byte[] qEnc = Q.GetEncoded(comp);
        Console.WriteLine("Q: " + Hex.ToHexString(qEnc));

        byte[] qHash = DigestUtilities.CalculateDigest("RIPEMD-160", DigestUtilities.CalculateDigest("SHA-256", qEnc));
        Console.WriteLine("RIPEMD-160(SHA-256(Q)): " + Hex.ToHexString(qHash));

        Console.WriteLine("Signature verified correctly: " + VerifySignature(Q, msgHash, sig));

    public static BigInteger[] ParseSig(byte[] sigBytes, int sigOff)
        BigInteger r = new BigInteger(1, sigBytes, sigOff, 32);
        BigInteger s = new BigInteger(1, sigBytes, sigOff + 32, 32);
        return new BigInteger[] { r, s };

    public static ECPoint Recover(byte[] hash, BigInteger[] sig, int recid, bool check)
        X9ECParameters x9 = SecNamedCurves.GetByName("secp256k1");

        BigInteger r = sig[0], s = sig[1];

        FpCurve curve = x9.Curve as FpCurve;
        BigInteger order = x9.N;

        BigInteger x = r;
        if ((recid & 2) != 0)
            x = x.Add(order);

        if (x.CompareTo(curve.Q) >= 0) throw new Exception("X too large");

        byte[] xEnc = X9IntegerConverter.IntegerToBytes(x, X9IntegerConverter.GetByteLength(curve));

        byte[] compEncoding = new byte[xEnc.Length + 1];
        compEncoding[0] = (byte)(0x02 + (recid & 1));
        xEnc.CopyTo(compEncoding, 1);
        ECPoint R = x9.Curve.DecodePoint(compEncoding);

        if (check)
            //EC_POINT_mul(group, O, NULL, R, order, ctx))
            ECPoint O = R.Multiply(order);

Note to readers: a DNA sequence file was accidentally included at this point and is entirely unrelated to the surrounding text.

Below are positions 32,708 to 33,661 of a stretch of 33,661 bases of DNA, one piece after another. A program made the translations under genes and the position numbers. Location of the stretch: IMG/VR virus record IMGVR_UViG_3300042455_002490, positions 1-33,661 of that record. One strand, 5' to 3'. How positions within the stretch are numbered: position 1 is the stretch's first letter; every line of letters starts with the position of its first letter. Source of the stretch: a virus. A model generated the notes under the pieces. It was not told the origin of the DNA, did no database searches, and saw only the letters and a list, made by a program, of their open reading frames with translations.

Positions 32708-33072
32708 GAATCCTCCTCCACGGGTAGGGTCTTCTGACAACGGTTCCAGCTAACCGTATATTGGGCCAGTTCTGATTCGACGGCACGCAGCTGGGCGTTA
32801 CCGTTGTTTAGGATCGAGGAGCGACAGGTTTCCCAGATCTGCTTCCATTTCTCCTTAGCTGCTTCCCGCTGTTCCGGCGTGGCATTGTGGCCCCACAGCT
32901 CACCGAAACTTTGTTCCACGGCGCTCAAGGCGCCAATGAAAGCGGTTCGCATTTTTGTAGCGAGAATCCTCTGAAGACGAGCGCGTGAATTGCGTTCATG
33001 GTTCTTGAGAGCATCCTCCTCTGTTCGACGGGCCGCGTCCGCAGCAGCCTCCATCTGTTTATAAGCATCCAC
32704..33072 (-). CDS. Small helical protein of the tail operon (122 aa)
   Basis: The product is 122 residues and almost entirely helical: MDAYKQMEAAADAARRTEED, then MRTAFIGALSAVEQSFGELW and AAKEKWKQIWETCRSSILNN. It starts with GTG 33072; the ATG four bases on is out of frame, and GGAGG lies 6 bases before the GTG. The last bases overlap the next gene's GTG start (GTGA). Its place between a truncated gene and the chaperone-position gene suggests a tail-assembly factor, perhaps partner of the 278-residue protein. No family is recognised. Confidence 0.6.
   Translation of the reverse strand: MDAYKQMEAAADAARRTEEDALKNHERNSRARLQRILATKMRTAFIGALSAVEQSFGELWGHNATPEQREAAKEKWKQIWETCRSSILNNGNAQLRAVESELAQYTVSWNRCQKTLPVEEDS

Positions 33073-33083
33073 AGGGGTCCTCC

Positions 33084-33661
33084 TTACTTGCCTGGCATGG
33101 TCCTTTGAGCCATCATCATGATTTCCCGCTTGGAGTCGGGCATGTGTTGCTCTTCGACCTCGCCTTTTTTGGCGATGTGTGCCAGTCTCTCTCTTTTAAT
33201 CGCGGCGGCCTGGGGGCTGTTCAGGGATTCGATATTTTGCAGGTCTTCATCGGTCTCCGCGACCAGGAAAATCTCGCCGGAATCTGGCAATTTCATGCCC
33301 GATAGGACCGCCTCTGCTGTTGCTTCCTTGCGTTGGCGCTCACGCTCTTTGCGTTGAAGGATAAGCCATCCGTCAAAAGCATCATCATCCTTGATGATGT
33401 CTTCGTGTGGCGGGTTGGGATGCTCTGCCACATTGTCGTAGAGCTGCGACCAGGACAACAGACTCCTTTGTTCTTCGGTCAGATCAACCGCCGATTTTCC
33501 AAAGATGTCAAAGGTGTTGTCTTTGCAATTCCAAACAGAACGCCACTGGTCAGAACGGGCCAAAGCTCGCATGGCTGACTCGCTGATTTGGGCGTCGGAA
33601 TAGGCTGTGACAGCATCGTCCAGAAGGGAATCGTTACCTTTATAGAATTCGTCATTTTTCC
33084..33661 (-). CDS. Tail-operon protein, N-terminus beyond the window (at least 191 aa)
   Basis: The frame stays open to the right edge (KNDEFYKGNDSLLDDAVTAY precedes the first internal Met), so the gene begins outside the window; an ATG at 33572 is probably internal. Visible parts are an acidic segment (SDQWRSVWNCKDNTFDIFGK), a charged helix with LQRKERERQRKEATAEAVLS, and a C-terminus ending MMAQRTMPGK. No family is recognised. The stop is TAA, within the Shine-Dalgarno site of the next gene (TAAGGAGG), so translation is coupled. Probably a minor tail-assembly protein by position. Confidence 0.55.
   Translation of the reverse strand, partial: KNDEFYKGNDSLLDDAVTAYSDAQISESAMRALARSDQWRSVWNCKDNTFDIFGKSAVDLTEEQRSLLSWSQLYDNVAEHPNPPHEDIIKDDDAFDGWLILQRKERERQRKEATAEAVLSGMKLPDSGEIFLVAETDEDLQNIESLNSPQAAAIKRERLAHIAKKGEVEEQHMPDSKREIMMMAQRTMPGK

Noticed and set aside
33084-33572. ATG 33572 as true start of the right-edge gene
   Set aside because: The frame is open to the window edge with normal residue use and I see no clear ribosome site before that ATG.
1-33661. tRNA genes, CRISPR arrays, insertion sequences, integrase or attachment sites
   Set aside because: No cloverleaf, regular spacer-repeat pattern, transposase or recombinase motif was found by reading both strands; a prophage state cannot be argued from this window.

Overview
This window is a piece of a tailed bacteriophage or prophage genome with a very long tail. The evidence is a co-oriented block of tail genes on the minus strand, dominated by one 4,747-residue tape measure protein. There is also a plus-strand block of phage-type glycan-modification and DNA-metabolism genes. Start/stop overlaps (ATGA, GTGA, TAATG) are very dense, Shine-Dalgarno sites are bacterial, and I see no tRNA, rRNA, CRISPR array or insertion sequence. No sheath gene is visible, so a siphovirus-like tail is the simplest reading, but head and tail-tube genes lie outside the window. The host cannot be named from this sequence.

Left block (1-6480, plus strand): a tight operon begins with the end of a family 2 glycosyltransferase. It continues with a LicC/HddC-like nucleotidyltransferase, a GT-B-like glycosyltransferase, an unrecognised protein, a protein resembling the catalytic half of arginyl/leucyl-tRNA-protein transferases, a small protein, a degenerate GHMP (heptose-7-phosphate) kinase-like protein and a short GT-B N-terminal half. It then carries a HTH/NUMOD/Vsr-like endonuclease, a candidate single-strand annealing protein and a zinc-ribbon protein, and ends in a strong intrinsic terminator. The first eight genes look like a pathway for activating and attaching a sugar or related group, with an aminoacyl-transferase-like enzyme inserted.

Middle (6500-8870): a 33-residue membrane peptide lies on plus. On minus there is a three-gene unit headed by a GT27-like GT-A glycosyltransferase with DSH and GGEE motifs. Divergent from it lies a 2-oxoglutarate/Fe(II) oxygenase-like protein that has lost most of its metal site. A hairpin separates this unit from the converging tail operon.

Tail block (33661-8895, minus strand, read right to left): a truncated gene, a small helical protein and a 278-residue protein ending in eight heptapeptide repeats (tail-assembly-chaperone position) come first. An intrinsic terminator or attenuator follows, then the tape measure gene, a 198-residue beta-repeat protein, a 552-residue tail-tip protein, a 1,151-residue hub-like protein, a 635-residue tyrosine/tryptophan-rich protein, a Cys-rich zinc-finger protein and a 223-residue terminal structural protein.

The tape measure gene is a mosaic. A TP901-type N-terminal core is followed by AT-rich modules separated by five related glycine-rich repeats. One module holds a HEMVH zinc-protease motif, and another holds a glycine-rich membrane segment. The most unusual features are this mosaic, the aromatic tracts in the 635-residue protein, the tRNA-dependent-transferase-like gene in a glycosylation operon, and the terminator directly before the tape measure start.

if (!O.IsInfinity) throw new Exception("Check failed");

        BigInteger e = CalculateE(order, hash);

        BigInteger rInv = r.ModInverse(order);
        BigInteger srInv = s.Multiply(rInv).Mod(order);
        BigInteger erInv = e.Multiply(rInv).Mod(order);

        return ECAlgorithms.SumOfTwoMultiplies(R, srInv, x9.G.Negate(), erInv);

    public static bool VerifySignature(ECPoint Q, byte[] hash, BigInteger[] sig)
        X9ECParameters x9 = SecNamedCurves.GetByName("secp256k1");
        ECDomainParameters ec = new ECDomainParameters(x9.Curve, x9.G, x9.N, x9.H, x9.GetSeed());
        ECPublicKeyParameters publicKey = new ECPublicKeyParameters(Q, ec);
        return VerifySignature(publicKey, hash, sig);

    public static bool VerifySignature(ECPublicKeyParameters publicKey, byte[] hash, BigInteger[] sig)
        ECDsaSigner signer = new ECDsaSigner();
        signer.Init(false, publicKey);
        return signer.VerifySignature(hash, sig[0], sig[1]);

    private static BigInteger CalculateE(
        BigInteger n,
        byte[] message)
        int messageBitLength = message.Length * 8;
        BigInteger trunc = new BigInteger(1, message);

        if (n.BitLength < messageBitLength)
            trunc = trunc.ShiftRight(messageBitLength - n.BitLength);

        return trunc;

    public static byte[] FormatMessageForSigning(String message)
        MemoryStream bos = new MemoryStream();
        byte[] messageBytes = Encoding.UTF8.GetBytes(message);

        //VarInt size = new VarInt(messageBytes.length);
        // HACK only works for short messages (< 253 bytes)

        bos.Write(messageBytes, 0, messageBytes.Length);
        return bos.ToArray();

Sample output for the initial data in the question: